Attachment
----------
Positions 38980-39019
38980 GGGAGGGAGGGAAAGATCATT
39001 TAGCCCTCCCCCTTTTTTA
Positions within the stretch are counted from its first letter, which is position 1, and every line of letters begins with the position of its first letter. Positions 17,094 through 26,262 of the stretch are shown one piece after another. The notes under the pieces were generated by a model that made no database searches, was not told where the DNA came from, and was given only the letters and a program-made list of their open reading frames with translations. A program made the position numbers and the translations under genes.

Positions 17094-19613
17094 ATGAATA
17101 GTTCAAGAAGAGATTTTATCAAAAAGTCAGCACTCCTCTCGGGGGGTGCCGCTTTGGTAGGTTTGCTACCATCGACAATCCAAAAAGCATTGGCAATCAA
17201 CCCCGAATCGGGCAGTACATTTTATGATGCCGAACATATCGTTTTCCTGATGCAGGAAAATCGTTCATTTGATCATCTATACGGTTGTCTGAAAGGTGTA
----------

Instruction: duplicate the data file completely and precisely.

Positions 38980-39019
38980 GGGAGGGAGGGAAAGATCATT
39001 TAGCCCTCCCCCTTTTTTA
Positions within the stretch are counted from its first letter, which is position 1, and every line of letters begins with the position of its first letter. Positions 17,094 through 26,262 of the stretch are shown one piece after another. The notes under the pieces were generated by a model that made no database searches, was not told where the DNA came from, and was given only the letters and a program-made list of their open reading frames with translations. A program made the position numbers and the translations under genes.

Positions 17094-19613
17094 ATGAATA
17101 GTTCAAGAAGAGATTTTATCAAAAAGTCAGCACTCCTCTCGGGGGGTGCCGCTTTGGTAGGTTTGCTACCATCGACAATCCAAAAAGCATTGGCAATCAA
17201 CCCCGAATCGGGCAGTACATTTTATGATGCCGAACATATCGTTTTCCTGATGCAGGAAAATCGTTCATTTGATCATCTATACGGTTGTCTGAAAGGTGTA